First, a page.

Marcus: Yes.

Hem:  Whereas someone else is kind of then relying on you to know how to pose. And it’s so much harder because I’m thinking about other things and I want a photographer to almost take control and say, right, yes, do this, act in this way. This background is going to work best because it’s so nice to have a stress taken off of you when you hire the right type of photographer. So now, if it wasn’t like for working with you, Marcus, and I was somewhere else and I need to work with someone, I’d be looking at, right. What’s their background? What do they do? What kind of shoots have they done? Do my research that way before I’d even approach.

Marcus: That’s very interesting, Nick. Very interesting. So just moving forward, where do you see yourself going with your styling, the hopes and dreams? Where are you going to take?

Hem:  So, for me, I guess when you start business, you kind of have this why. And, you know, I when I started my business, it’s very much thinking about what’s my end goal, what’s my why. And I spoke about it briefly earlier when I said my thing is helping people create more opportunity in their lives through understanding the power of appearance. And what I really am passionate about is helping young people to do that and also young people from ethnic minority backgrounds. Because I am and I grew up and I had my lived experience of the things that I went through when I was younger. And I just want people to understand how important it is and how they can open up a whole new world when they just stand, how to show up for something, how to show up for the job that they really want. Because you can change your world. So as a stylist, it would be working more being able to influence that more. So I love what I do, it kind of pays the bills, but I’d want to expand so that I can work with younger people and do work with schools and colleges.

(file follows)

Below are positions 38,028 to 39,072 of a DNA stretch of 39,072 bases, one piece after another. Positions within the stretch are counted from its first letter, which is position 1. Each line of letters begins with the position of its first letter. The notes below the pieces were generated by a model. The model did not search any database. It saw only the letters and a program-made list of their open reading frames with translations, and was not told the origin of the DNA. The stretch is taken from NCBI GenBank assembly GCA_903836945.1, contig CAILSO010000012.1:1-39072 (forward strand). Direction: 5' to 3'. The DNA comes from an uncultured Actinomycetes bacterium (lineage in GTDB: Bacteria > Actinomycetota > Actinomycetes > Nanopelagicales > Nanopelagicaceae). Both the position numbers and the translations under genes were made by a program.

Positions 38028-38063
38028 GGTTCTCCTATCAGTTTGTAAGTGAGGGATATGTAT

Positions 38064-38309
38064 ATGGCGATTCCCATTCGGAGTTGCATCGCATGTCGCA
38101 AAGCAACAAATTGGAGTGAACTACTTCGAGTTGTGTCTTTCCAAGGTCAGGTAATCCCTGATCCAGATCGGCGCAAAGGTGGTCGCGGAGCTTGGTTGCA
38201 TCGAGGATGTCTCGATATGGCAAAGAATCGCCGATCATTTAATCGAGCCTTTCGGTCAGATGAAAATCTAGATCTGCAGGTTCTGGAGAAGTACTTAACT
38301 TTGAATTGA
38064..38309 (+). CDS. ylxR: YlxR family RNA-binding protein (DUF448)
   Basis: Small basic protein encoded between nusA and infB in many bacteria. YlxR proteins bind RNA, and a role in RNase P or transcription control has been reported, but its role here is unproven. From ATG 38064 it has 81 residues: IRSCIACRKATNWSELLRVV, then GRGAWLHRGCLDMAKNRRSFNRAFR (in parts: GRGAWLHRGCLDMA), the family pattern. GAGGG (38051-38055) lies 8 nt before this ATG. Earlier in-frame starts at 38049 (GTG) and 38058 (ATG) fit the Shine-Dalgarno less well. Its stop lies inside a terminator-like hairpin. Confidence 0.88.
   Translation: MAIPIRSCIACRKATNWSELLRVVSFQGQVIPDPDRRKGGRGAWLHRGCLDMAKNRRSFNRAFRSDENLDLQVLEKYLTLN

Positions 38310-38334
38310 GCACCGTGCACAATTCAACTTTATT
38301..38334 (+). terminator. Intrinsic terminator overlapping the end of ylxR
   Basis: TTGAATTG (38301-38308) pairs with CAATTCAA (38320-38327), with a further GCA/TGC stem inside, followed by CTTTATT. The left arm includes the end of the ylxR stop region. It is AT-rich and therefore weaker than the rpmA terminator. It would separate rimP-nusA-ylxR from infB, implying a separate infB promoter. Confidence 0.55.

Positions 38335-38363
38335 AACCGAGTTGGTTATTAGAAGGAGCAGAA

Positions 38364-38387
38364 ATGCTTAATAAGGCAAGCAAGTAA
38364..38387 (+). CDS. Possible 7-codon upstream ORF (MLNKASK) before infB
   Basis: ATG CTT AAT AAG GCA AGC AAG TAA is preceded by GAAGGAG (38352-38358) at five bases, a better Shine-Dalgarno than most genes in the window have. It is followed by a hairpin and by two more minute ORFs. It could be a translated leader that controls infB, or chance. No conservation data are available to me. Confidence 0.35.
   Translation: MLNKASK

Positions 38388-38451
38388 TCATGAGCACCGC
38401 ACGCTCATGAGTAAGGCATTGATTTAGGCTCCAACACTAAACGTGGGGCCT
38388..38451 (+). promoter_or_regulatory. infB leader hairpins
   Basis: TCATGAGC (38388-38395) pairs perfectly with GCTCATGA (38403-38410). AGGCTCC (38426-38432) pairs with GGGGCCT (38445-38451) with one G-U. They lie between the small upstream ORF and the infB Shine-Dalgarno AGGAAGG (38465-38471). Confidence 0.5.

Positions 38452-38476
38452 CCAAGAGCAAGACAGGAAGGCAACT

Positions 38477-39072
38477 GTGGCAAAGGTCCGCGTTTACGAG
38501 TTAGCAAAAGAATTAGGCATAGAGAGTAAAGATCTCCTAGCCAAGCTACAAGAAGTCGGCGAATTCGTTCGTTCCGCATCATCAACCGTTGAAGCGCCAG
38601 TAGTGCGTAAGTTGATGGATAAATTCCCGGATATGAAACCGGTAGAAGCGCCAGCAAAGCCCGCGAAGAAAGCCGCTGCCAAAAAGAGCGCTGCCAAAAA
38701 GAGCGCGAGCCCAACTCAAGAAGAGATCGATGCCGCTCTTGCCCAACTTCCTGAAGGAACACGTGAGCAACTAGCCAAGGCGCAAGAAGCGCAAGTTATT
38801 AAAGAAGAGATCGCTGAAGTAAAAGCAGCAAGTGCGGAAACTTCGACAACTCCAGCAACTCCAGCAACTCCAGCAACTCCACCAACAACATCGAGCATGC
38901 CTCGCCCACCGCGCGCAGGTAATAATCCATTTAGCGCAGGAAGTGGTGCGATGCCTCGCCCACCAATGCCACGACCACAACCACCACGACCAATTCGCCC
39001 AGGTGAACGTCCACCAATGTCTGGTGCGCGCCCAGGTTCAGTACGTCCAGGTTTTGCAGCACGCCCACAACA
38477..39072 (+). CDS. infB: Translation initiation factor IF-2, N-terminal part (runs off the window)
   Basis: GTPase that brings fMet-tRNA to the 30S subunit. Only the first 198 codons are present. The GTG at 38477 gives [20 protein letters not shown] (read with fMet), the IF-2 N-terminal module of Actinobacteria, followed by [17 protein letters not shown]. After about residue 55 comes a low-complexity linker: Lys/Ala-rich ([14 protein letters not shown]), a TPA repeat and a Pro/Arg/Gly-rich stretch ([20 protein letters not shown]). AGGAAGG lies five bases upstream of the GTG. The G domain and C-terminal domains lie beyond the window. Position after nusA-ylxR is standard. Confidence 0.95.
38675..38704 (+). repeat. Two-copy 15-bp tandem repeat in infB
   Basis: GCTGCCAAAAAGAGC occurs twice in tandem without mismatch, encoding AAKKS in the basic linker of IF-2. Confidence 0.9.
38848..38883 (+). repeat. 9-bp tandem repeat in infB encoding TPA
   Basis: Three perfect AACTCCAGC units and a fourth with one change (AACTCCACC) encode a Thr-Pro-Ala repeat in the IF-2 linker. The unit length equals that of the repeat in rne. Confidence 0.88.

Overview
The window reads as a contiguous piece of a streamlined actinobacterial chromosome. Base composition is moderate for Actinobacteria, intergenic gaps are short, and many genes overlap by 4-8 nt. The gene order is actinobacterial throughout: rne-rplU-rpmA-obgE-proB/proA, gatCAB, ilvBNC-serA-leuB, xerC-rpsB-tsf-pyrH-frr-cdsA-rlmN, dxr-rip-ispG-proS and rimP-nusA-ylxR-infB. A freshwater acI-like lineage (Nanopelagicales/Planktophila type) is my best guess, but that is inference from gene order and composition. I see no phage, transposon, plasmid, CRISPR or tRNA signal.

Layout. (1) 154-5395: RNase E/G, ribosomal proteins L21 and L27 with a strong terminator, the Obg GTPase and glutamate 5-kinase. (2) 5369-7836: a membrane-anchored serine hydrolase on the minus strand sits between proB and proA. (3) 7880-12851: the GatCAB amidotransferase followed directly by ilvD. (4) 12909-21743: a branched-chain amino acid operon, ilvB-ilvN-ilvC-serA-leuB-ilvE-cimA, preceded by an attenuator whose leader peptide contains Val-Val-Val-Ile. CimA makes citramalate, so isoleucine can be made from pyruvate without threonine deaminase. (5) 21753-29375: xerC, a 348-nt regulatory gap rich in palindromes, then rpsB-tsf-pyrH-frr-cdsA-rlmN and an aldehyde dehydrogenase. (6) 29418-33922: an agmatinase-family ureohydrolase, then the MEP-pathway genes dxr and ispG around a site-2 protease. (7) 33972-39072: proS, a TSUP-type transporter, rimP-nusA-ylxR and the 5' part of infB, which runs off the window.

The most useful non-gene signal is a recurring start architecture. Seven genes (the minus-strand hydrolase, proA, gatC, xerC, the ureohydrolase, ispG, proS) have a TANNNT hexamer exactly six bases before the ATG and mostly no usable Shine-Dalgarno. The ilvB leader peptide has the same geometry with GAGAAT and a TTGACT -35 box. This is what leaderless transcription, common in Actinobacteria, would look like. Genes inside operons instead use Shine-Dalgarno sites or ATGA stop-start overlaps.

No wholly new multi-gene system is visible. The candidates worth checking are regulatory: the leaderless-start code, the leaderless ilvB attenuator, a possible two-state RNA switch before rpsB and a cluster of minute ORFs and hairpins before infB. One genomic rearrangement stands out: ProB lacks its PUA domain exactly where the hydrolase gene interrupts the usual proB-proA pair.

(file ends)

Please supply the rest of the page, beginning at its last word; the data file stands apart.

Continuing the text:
Sam: I’ve seen somewhere as well, program doing that sort of thing. So having a bank of suits, just something as simple as that, so that people going for their first job, who had nothing to sleep with, could go and they get given a suit and they get help to make it look right and stuff. And then they get sort of sent on their interview with much more confidence turning up in the right way, just kind of giving people that boost and that help, which they just didn’t have access to.

Hem:  Yeah. The thing is, when you do that, and I’ve had some experience of doing it and feedback from doing it, it’s one of the biggest impacts you can have on someone’s life. Because just giving them an opportunity at a young age to get in somewhere where they want to be, where they didn’t think they necessarily could do, to then put them in that environment where they can not only thrive, but they can earn money. They can start providing for themselves or for their families or it’s such a big deal because it’s not just helping someone’s confidence, it’s helping them being able to kind of move forward in life. I do a lot with helping people in their confidence and I get a lot of feedback from people six months, a year later saying, if it wasn’t for you, I wouldn’t be doing this now, or, you’ve transformed my life. And that sounds like a big thing to say, but literally, people say I’ve transformed their life because all of a sudden, now they are working a lot more confidently and that’s enabled them to maybe go for a job, a different job, find a partner, and it changes people’s lives. But it’s not something that people would necessarily think that could